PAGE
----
Top Stories from the News pages of the International Herald Tribune,
Saturday, October 16, 1999

With Formula One, Malaysia Enters the Fast Lane

By Brad Spurgeon International Herald Tribune
First to arrive were the six jumbo jets carrying precious cargo: the million-dollar cars, stacks of tires and digital television equipment. Then, one by one, the big names landed: Hakkinen, Schumacher, Coulthard, Irvine, Frentzen.

The cast and props are now all in place in Kuala Lumpur for the Malaysian Grand Prix on Sunday. And while the expected 350 million television viewers might see the event as just 56 laps around a ring of black road, the race is a milestone for Malaysia, for Formula One and for the Asian sports industry.

Malaysia will become the first country in Asia outside Japan to join the prestigious Formula One circuit. For Malaysia, a successful race will be proof that a developing country can stage a major international motor-racing event as competently -- or better -- than the big boys in Europe.

For Formula One, the race Sunday is a test case that may decide the direction of the sport. Bernie Ecclestone, Formula One's chief executive, has indicated that the Malaysian Grand Prix may be just the beginning of other races in Asia, where countries are willing to bend over backward to attract the millions of dollars that the sport can pump into an economy.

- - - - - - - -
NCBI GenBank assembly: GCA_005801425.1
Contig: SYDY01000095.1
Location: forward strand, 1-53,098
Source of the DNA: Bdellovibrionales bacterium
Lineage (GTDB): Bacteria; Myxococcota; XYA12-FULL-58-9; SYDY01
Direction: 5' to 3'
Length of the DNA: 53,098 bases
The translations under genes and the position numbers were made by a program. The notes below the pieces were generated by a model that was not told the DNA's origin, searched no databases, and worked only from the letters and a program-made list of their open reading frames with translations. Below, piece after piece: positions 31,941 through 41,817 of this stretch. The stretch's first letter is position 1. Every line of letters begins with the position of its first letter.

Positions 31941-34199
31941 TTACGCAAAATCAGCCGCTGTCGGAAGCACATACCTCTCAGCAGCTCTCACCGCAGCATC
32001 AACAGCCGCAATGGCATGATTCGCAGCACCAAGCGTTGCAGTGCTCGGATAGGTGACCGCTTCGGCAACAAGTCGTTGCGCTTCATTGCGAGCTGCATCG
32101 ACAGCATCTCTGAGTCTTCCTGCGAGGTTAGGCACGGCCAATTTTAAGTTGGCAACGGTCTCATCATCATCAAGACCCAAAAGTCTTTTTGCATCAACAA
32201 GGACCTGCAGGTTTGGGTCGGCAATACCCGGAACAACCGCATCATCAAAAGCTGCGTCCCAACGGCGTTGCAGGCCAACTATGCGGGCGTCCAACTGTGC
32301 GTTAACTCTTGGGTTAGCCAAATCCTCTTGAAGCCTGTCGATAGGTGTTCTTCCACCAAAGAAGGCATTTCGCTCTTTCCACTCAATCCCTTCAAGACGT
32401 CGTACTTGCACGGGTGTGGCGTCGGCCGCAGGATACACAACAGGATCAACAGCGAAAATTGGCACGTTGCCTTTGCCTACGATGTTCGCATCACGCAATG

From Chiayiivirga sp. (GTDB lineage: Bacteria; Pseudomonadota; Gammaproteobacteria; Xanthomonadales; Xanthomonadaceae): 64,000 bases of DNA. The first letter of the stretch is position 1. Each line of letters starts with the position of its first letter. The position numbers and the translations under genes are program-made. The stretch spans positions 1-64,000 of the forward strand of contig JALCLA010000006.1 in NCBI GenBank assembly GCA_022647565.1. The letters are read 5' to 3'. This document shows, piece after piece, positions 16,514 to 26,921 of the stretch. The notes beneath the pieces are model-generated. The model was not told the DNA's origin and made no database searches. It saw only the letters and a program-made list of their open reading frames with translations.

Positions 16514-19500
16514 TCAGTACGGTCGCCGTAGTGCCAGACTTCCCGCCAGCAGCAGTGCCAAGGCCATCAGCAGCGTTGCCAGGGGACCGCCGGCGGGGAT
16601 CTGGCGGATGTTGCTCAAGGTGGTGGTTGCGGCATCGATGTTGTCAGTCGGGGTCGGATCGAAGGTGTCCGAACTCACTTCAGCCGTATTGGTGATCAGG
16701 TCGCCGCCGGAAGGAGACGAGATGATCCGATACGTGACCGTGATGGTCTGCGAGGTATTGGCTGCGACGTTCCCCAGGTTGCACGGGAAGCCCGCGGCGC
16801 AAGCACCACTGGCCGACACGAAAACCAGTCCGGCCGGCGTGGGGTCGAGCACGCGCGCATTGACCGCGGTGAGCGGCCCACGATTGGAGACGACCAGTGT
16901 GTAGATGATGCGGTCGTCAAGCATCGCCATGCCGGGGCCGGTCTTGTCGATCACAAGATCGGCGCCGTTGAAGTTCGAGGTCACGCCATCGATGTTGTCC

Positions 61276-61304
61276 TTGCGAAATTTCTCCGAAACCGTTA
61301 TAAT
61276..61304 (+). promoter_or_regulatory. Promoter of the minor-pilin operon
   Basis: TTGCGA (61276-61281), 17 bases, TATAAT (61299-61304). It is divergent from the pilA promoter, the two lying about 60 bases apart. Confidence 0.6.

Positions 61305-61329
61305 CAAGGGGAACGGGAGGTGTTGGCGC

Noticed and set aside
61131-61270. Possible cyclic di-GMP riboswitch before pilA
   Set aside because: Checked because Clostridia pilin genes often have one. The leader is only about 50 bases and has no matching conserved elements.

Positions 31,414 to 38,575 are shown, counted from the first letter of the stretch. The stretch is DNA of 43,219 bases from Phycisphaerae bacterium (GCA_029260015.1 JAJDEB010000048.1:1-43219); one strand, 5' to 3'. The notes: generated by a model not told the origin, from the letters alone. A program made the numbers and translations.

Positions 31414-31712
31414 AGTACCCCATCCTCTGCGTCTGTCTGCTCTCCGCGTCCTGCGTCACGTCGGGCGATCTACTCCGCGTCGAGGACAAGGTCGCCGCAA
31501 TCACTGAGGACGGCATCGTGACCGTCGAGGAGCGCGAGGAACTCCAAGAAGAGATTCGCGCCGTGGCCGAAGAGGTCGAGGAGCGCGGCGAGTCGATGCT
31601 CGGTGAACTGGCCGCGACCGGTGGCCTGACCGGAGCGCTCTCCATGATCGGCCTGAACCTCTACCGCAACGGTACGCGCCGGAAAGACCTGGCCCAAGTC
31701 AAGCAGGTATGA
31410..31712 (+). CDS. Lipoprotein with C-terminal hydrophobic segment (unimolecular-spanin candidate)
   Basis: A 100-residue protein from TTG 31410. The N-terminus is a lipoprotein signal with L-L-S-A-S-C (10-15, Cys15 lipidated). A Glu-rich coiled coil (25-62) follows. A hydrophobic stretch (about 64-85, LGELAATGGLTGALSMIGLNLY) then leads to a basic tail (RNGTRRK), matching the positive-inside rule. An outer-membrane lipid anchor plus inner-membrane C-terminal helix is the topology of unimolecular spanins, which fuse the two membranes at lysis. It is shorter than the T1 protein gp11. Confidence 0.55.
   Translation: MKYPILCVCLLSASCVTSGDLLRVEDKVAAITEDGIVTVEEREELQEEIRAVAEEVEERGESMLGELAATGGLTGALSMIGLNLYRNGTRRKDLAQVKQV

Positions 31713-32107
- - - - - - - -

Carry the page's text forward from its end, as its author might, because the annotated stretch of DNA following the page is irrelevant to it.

The region's trump card over Europe is clear, as Asia is relatively free of the obstacles that frustrate Formula One organizers in traditional markets: threats to ban tobacco advertising, limits on noise and red tape.

Formula One organizers have had nothing but praise for the new dollars 100 million track and facilities that Malaysia built.

''The crews say they have never worked in conditions like this,'' a Formula One official said this week amid hurried preparations for the race. ''They've never had this much room. Their first impressions are very positive.''

It is perhaps ironic that Formula One's foray into Southeast Asia is taking place in a country with no strong motor-racing culture. But that is not really the point.